(Thomson Reuters Regulatory Intelligence) – Behavioral compliance is a relatively new way of thinking in combating bad behavior on Wall Street and beyond. Born out of frustration with repeated cases of misconduct and individual wrongdoing, both banks and regulators are looking outside their traditional toolkit in trying to curb unethical behavior. The effort is part of the ongoing cultural reform battle, and evidence of creative ways of leveraging other disciplines to tackle the problem is growing, say experts. (more…)
Financial Regulatory Forum
By Todd Ehret, Regulatory Intelligence
(Thomson Reuters Regulatory Intelligence) – A recent debate has emerged as to whether U.S. regulators and the securities industry have done enough to rid themselves of bad brokers. At the core of the argument are recent studies showing that the percentage of those engaged in misconduct is much higher than that claimed by the Financial Industry Regulatory Authority, and that such brokers are often able to move unimpeded from firm to firm. (more…)
The Brazil corruption scandal hitting the highest level of government is seen by many as another sign that the $1 trillion-a-year drained from the global economy through graft is unstoppable. Federal Bureau of Investigation veteran William McMurry views it differently — the country’s high-level prosecutions of public officials show that law enforcement is cracking down on bribery in places where it has long been ignored as the cost of doing business.
By Richard Satran, Regulatory Intelligence
(Thomson Reuters Regulatory Intelligence) – Goldman Sachs wants to be known as the best-in-class risk firm. At the start of the year Goldman’s chief financial officer Howard Schwartz told analysts the firm saw bottom-line benefits in its compliance hiring binge while other banks were pulling back or staying pat. (more…)
Ontario whistleblower policy seen strong on compliance culture, weaker on incentives, confidentiality
Ontario’s incoming securities whistleblower program will promote better compliance culture among market participants, but the limited incentives and confidentiality it offers to informants may hamper its effectiveness, legal experts have warned. (more…)
With the deadline for new valuation rules on certain money market funds only months away, compliance and risk professionals at fund management firms need to confirm they have taken the necessary steps to ensure that their systems are ready, as well as having communicated how such changes will impact their clients.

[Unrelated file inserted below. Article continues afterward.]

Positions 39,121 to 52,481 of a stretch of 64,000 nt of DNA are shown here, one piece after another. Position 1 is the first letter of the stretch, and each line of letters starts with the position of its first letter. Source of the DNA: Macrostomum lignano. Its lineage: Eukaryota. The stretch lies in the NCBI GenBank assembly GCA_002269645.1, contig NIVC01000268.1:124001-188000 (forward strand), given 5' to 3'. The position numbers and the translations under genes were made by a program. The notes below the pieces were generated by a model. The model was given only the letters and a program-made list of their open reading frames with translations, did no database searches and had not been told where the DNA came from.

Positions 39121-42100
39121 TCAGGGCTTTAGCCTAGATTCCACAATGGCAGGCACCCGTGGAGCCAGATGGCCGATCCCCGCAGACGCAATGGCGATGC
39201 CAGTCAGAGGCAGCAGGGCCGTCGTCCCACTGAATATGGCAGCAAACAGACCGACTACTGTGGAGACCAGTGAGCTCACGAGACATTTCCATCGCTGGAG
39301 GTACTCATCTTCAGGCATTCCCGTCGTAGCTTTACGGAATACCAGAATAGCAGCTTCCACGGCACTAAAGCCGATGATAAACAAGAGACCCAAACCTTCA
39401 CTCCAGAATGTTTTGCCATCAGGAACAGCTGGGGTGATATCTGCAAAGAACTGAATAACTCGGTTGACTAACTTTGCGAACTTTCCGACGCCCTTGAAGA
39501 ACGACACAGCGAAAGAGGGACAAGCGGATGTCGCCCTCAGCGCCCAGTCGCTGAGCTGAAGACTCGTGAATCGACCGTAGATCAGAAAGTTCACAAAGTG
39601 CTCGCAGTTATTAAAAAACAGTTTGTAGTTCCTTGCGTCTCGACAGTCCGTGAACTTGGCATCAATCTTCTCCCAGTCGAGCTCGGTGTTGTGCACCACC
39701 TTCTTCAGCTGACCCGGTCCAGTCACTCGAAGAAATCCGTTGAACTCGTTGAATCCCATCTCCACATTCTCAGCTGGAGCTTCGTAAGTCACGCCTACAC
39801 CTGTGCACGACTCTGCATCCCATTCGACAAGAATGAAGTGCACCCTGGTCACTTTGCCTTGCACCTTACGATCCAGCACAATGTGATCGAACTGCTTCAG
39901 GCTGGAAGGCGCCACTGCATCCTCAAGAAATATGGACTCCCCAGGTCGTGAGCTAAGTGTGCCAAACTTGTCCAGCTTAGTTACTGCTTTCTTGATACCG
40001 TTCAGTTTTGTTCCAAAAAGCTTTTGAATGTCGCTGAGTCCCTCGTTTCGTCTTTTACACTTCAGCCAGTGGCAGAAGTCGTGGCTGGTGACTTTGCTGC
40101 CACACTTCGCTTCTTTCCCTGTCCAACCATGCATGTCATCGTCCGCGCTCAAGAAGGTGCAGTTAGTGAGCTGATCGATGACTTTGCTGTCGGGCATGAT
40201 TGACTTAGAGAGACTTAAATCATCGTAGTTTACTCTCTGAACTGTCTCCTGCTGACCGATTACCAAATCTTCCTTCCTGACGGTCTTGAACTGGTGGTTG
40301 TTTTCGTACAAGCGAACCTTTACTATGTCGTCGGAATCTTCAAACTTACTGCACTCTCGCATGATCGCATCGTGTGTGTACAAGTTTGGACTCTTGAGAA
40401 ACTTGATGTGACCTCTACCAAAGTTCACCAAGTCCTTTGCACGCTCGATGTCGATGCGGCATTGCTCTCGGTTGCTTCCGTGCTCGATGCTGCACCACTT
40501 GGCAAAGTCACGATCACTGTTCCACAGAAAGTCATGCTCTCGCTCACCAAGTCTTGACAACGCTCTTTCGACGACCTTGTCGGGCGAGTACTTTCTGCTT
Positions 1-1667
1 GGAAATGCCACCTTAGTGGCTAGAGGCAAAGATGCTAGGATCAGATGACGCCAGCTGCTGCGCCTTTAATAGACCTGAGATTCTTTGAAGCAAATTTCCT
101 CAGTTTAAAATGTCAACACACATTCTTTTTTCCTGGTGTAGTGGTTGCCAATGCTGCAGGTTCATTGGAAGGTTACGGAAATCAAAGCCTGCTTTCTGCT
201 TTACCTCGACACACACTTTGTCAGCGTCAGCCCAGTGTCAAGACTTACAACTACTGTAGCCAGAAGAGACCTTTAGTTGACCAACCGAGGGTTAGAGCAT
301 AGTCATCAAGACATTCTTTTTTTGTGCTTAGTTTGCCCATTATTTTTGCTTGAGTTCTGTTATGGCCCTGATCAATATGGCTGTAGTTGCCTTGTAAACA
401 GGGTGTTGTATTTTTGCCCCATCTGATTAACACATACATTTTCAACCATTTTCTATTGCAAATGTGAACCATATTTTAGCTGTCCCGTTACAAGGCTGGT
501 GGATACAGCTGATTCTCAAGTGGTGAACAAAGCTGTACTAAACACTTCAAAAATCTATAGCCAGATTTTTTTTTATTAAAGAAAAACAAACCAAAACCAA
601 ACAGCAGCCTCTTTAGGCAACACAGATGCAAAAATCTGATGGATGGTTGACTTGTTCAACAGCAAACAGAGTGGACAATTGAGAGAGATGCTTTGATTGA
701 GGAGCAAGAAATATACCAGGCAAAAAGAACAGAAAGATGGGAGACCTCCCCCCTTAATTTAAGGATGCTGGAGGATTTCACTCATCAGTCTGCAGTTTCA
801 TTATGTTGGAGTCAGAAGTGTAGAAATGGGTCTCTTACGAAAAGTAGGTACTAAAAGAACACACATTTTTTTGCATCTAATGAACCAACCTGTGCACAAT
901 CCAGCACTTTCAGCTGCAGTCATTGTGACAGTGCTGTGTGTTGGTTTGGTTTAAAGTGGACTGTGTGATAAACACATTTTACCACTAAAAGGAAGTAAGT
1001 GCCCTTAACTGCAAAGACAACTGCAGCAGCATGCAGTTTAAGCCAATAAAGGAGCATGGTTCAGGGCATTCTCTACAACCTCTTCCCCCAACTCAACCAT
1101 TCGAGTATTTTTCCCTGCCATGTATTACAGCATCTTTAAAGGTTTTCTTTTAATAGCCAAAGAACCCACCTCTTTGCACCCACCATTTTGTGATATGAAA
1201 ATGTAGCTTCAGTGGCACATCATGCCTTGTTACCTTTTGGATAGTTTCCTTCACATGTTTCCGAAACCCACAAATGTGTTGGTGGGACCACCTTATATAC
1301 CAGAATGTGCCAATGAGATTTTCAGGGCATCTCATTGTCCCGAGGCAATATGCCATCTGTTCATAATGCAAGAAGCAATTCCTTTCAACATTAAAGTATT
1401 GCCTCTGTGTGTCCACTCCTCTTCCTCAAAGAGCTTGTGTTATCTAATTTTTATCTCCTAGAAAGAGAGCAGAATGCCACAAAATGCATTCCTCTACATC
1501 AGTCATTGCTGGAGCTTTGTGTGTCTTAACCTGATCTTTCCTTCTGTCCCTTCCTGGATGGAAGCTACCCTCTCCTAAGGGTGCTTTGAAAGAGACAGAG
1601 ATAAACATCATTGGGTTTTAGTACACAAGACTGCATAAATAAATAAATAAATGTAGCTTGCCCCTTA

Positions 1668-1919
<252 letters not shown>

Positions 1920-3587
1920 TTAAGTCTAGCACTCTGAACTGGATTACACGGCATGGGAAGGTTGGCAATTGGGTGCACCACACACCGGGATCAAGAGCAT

By Richard Satran, Regulatory Intelligence
(NEW YORK) – The idea that the biggest risk faced by the global economy no longer comes from the Middle East or somewhere along the Cold War fault line is not entirely new. But the Brexit vote and its aftermath underscores the need for risk professionals to understand the implications of the growing revolt against elites sweeping through the part of the world long viewed as the most stable.
The venerable English phrase, “keep calm and carry on,” might be appropriate for U.S. financial institutions as they grapple with unfolding drama of Britain’s separation from the European Union. With uncertainty clouding the timing, the broad shape and the ultimate fine print of the divorce proceedings, U.S. firms will need to consider a series of contingency options regarding their future operations in Europe. However, the greatest immediate test for compliance and risk management across all firms will be the likelihood of continued market volatility and possibility of improper conduct. (more…)
Manisha Kimmel, Thomson Reuters
(NEW YORK) – What makes the U.S. Department of Labor’s (DOL) “fiduciary rule” so transformational is that unlike most regulations which have a major cost and operational impact, the DOL rule package will also have a material impact on the front office. This impact will include financial adviser compensation and revenue associated with Individual Retirement Accounts (IRAs) and other retirement accounts. (more…)
By Lawrence Hsieh, Practical Law for Regulatory Intelligence
(NEW YORK) – One of the most intriguing questions for meteorologists — and insurers — at the beginning of this hurricane season is whether the United States is due another big one. It has been about four years since Sandy, and more than 10 years since the Big Four of 2005 (Dennis, Katrina, Rita, and Wilma) made landfall.